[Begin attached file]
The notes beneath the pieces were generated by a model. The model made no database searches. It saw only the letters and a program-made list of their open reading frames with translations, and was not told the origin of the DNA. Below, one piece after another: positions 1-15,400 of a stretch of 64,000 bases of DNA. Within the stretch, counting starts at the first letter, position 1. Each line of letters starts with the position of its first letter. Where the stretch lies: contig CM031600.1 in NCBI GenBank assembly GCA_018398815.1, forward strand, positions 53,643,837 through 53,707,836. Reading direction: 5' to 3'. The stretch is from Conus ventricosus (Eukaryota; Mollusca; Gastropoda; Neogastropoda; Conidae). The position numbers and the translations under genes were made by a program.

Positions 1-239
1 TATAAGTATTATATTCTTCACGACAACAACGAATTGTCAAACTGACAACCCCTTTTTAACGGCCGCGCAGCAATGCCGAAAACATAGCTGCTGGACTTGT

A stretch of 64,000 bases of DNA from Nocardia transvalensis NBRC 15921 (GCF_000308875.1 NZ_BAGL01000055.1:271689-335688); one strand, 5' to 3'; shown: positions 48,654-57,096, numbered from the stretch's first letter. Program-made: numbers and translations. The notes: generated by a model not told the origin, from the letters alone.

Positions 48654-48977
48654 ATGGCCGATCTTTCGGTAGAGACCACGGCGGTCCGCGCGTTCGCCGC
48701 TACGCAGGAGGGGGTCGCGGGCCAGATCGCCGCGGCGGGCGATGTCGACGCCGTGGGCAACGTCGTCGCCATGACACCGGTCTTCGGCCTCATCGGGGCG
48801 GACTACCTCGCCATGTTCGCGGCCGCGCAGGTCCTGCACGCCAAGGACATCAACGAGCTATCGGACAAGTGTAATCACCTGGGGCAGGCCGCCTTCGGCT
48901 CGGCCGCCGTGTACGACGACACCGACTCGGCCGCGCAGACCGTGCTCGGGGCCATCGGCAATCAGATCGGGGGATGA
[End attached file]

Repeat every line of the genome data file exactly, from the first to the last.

The notes beneath the pieces were generated by a model. The model made no database searches. It saw only the letters and a program-made list of their open reading frames with translations, and was not told the origin of the DNA. Below, one piece after another: positions 1-15,400 of a stretch of 64,000 bases of DNA. Within the stretch, counting starts at the first letter, position 1. Each line of letters starts with the position of its first letter. Where the stretch lies: contig CM031600.1 in NCBI GenBank assembly GCA_018398815.1, forward strand, positions 53,643,837 through 53,707,836. Reading direction: 5' to 3'. The stretch is from Conus ventricosus (Eukaryota; Mollusca; Gastropoda; Neogastropoda; Conidae). The position numbers and the translations under genes were made by a program.

Positions 1-239
1 TATAAGTATTATATTCTTCACGACAACAACGAATTGTCAAACTGACAACCCCTTTTTAACGGCCGCGCAGCAATGCCGAAAACATAGCTGCTGGACTTGT

A stretch of 64,000 bases of DNA from Nocardia transvalensis NBRC 15921 (GCF_000308875.1 NZ_BAGL01000055.1:271689-335688); one strand, 5' to 3'; shown: positions 48,654-57,096, numbered from the stretch's first letter. Program-made: numbers and translations. The notes: generated by a model not told the origin, from the letters alone.

Positions 48654-48977
48654 ATGGCCGATCTTTCGGTAGAGACCACGGCGGTCCGCGCGTTCGCCGC
48701 TACGCAGGAGGGGGTCGCGGGCCAGATCGCCGCGGCGGGCGATGTCGACGCCGTGGGCAACGTCGTCGCCATGACACCGGTCTTCGGCCTCATCGGGGCG
48801 GACTACCTCGCCATGTTCGCGGCCGCGCAGGTCCTGCACGCCAAGGACATCAACGAGCTATCGGACAAGTGTAATCACCTGGGGCAGGCCGCCTTCGGCT
48901 CGGCCGCCGTGTACGACGACACCGACTCGGCCGCGCAGACCGTGCTCGGGGCCATCGGCAATCAGATCGGGGGATGA